??? See our picks for: The best credit cards with no foreign transaction fees

Limited reward categories

While the Freedom Unlimited card has some generous bonus categories, they may not be useful for everyone. For example, if you spend a lot of money on groceries, you’ll only be earning 1.5% back on those purchases. Other cards offer up to 6% back on grocery purchases, so they may be a better option for you. If you don’t travel much, the 5% back on travel through Chase Travel may not be appealing. If you don’t go out to eat, the 3% back at restaurants won’t do much for you. Make sure you choose a credit card with bonus categories that align with your spending habits.

??? See our picks for: The best credit cards for groceries

How the Chase Freedom Unlimited card compares

Chase Freedom Unlimited? vs. Chase Sapphire Preferred? Card

Both the Chase Freedom Unlimited and the Chase Sapphire Preferred? Card earn Chase Ultimate Rewards points. While the Freedom Unlimited card has no annual fee and a welcome bonus of 20,000 points after spending $500 in three months, the Sapphire Preferred charges $95 per year and offers 60,000 bonus points if you spend $4,000 in three months. The Sapphire Preferred is the clear winner when it comes to travel cards — rewards are worth 25% more when you book through the Chase Travel portal.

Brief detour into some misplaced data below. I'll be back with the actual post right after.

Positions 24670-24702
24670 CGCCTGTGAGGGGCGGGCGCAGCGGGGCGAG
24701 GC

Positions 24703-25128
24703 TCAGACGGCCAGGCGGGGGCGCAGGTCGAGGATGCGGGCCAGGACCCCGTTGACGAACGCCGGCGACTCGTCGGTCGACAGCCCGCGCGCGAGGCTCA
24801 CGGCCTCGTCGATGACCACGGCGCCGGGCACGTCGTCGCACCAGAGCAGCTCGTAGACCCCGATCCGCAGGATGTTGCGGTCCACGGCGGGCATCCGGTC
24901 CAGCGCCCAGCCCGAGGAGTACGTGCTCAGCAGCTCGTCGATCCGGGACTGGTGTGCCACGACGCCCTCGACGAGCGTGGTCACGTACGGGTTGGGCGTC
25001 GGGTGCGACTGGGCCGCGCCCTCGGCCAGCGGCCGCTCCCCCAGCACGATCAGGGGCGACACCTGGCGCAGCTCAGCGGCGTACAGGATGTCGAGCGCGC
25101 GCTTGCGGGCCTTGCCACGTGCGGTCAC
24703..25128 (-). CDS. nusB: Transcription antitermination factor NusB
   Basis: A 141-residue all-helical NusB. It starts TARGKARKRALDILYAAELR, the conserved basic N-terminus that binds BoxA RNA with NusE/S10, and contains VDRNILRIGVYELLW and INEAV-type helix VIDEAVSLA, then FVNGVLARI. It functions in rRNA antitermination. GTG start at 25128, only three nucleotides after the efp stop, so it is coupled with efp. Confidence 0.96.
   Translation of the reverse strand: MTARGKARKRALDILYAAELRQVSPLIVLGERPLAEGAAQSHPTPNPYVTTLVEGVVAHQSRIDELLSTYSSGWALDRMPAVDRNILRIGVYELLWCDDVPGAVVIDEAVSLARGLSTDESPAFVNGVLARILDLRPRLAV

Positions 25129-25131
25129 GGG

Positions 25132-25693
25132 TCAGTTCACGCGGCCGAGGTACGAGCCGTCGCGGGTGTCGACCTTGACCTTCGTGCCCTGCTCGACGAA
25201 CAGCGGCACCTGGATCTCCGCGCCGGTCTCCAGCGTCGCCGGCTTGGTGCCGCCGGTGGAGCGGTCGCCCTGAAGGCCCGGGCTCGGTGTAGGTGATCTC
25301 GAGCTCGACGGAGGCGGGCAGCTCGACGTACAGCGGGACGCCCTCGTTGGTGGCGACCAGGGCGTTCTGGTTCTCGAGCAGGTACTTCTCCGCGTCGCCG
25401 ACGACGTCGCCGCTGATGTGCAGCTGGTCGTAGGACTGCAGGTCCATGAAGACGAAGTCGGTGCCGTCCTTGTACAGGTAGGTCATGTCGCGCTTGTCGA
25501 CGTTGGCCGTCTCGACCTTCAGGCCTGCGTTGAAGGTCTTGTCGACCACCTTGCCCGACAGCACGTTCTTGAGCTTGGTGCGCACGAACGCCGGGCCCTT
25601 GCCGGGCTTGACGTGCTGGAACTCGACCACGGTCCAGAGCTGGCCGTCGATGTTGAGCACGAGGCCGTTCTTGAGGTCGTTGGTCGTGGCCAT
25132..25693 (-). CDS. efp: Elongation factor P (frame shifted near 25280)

??? Read more: Chase Sapphire Preferred Card review

Chase Freedom Unlimited? vs. Blue Cash Everyday? Card from American Express

When comparing the Chase Freedom Unlimited? card and the Blue Cash Everyday? Card from American Express, both cards offer great cash back rewards but appeal to different spending habits and preferences. Both of these cards have no annual fee (see Amex rates and fees), but the Freedom Unlimited offers more rewards on dining, drugstore purchases, and travel. On the other hand, the Blue Cash Everyday offers more substantial rewards on purchases at U.S. supermarkets, U.S. gas stations, and U.S. online retailers. Neither is objectively better, as they’re both spectacular cards, but the best one for you depends on how you tend to spend your money.

??? Read more: Blue Cash Everyday review

Chase Freedom Unlimited? vs. Chase Freedom Flex? card

Competition is tight when you compare Chase Freedom Unlimited vs. Freedom Flex. Both cards have a $0 annual fee, similar APRs (including intro offers) and a decent welcome offer.

The Flex, which is another Chase Freedom credit card, has a less attractive rewards package. Where Freedom Unlimited offers a 1.5% bonus on all purchases for the first year, Flex offers an extra 5% per quarter on $1,500 worth of purchases in gas stations and grocery stores. Travel, restaurants and drugstores earn the same rewards rate on both cards. For other purchases, the Flex earning rate is just 1%, compared to Freedom Unlimited’s 1.5% rate.

Note: The information for the Chase Freedom Flex? has been collected independently by LA Times Compare. The card details on this page have not been reviewed or provided by the card issuer.